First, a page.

BOISE -- There's controversy in Idaho's Capitol over the appropriation of a million dollars.
The money was transferred into a fund to defend our constitution, but one lawmaker says it could be used to defend a law banning same sex marriages.
It's a story that's drawn plenty of feedback and frustration, but chairs with the Joint Finance-Appropriations Committee say the suggestion is inaccurate.
Rep. Shirley Ringo stands by her view that the money could be used to better serve Idahoans.
It was hard for me to see to put away a million dollars to deal with decisions we probably shouldn't have made in the first place, said Rep. Ringo.
She questions the $1 million recently transferred to the constitutional defense fund, saying it could be used in a legal battle over's Idaho law banning same sex marriage.
Ringo says it's a law that shouldn't have passed in the first place.
In general I feel cranky about our nature to play it fast and loose in terms of passing laws we know will have some sort of challenge simply because it's something some people feel strongly about, said Ringo.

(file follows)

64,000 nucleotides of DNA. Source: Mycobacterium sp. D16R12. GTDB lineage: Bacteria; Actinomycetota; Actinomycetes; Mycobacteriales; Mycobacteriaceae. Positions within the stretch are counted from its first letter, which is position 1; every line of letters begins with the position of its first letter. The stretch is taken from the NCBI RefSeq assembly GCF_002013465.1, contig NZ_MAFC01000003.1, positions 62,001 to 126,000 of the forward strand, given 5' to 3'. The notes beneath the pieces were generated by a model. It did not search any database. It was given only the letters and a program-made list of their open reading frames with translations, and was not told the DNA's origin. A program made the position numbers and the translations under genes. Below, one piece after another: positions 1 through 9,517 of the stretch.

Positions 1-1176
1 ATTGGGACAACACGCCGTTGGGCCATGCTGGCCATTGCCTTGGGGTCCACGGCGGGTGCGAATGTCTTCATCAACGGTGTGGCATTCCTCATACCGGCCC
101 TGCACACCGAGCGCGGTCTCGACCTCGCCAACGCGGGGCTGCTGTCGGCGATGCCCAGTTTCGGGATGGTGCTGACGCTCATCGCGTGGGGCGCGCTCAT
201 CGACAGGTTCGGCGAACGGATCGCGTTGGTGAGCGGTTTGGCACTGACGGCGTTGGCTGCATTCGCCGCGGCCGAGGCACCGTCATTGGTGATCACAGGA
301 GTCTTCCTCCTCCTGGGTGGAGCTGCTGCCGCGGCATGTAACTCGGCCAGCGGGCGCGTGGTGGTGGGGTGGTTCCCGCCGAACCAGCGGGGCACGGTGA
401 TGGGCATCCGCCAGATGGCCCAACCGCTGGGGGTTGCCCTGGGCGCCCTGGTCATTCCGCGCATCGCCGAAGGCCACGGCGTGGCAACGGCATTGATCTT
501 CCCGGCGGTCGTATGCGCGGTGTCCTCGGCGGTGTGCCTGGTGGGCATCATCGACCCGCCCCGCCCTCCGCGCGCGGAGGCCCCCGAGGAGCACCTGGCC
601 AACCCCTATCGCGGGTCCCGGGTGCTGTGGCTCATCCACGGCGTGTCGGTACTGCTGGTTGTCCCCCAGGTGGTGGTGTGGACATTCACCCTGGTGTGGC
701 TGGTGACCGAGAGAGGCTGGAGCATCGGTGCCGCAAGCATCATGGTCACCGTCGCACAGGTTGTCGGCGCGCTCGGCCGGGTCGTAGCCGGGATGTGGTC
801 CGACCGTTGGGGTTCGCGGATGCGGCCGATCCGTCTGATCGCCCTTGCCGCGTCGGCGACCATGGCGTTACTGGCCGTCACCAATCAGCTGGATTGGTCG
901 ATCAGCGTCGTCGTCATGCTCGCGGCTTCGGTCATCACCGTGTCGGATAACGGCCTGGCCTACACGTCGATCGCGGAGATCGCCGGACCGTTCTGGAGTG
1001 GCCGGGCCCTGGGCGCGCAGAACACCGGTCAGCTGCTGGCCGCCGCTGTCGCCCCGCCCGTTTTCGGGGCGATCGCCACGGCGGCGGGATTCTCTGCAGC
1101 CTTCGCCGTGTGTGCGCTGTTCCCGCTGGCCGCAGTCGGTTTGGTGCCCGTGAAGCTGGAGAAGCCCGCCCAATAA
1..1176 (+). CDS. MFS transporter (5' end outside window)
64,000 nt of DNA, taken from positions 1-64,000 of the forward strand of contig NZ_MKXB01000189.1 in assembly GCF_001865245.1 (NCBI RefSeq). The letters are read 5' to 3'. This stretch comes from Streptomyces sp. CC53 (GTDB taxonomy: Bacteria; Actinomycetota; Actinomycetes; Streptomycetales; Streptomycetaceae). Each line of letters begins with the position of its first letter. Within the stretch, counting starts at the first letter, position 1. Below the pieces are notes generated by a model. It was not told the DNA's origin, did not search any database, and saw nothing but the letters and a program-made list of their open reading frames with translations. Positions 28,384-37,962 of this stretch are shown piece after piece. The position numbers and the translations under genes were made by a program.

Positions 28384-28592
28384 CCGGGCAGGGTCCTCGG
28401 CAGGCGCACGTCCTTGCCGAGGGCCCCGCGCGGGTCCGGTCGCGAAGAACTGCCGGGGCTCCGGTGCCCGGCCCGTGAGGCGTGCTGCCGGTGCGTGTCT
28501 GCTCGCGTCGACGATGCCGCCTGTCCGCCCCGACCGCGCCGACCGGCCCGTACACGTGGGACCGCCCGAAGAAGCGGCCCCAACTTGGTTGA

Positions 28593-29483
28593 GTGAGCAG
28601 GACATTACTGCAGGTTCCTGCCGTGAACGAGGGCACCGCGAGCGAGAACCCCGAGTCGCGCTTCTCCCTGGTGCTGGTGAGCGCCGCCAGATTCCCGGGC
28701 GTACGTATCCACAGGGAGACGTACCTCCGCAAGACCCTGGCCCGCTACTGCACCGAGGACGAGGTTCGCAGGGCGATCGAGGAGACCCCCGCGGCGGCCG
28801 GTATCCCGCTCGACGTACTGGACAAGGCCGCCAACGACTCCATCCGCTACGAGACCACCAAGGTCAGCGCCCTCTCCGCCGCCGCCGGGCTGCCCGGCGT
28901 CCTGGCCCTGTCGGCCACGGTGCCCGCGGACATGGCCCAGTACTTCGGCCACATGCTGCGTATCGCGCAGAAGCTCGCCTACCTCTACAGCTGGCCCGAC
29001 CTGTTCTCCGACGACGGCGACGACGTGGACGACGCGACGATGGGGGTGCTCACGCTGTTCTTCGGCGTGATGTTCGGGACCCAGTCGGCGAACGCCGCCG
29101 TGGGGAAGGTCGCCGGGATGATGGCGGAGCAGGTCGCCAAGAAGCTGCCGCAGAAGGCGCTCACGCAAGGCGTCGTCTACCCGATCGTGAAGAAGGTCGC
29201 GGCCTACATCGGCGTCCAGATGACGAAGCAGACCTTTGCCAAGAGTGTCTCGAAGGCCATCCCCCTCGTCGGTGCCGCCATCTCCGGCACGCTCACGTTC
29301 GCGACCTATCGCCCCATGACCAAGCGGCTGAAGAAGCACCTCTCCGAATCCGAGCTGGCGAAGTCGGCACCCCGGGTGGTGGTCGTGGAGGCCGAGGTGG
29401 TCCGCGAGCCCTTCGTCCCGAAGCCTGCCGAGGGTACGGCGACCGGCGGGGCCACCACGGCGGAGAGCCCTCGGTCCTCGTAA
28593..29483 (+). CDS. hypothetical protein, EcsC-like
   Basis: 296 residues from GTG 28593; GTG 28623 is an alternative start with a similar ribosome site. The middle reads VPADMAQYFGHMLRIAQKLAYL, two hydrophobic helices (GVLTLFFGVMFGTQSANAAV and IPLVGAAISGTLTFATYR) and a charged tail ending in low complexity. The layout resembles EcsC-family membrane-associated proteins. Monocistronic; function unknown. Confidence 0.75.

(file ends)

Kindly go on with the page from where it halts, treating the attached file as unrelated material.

Rep. Ringo admits she's not certain that the money would be used over this issue, but says it's a topic that could draw a legal fight.
I think more and more people are seeing the lack of fairness associated with the way people have viewed this in the past, and I think that mood is changing, said Rep. Ringo.
But JFAC chair Rep. Maxine Bell says that's not the reason behind the money transfer.
That is not accurate. If the same sex marriage lawsuit is an attack on the one man one woman constitutional amendment, then that possibly could be used there, said Rep. Maxine Bell.
Rep. Bell says the fund has been in place since 1990, and used rarely for issues like water rights and endangered species.
She says there was no indication the money was marked for a legal defense on the topic of same sex marriage.
When we were given this budget January 7th, there as no designation, and there has not been any since, said Rep. Ball.
Both the Senate and the House would have to approve the budget before the Governor could sign off on it.
The constitutional defense fund wasn't used at all last year.
Sen. Dean Cameron says its goal is to be used to defend our citizens from threats to our constitution that occur while legislators are out of session.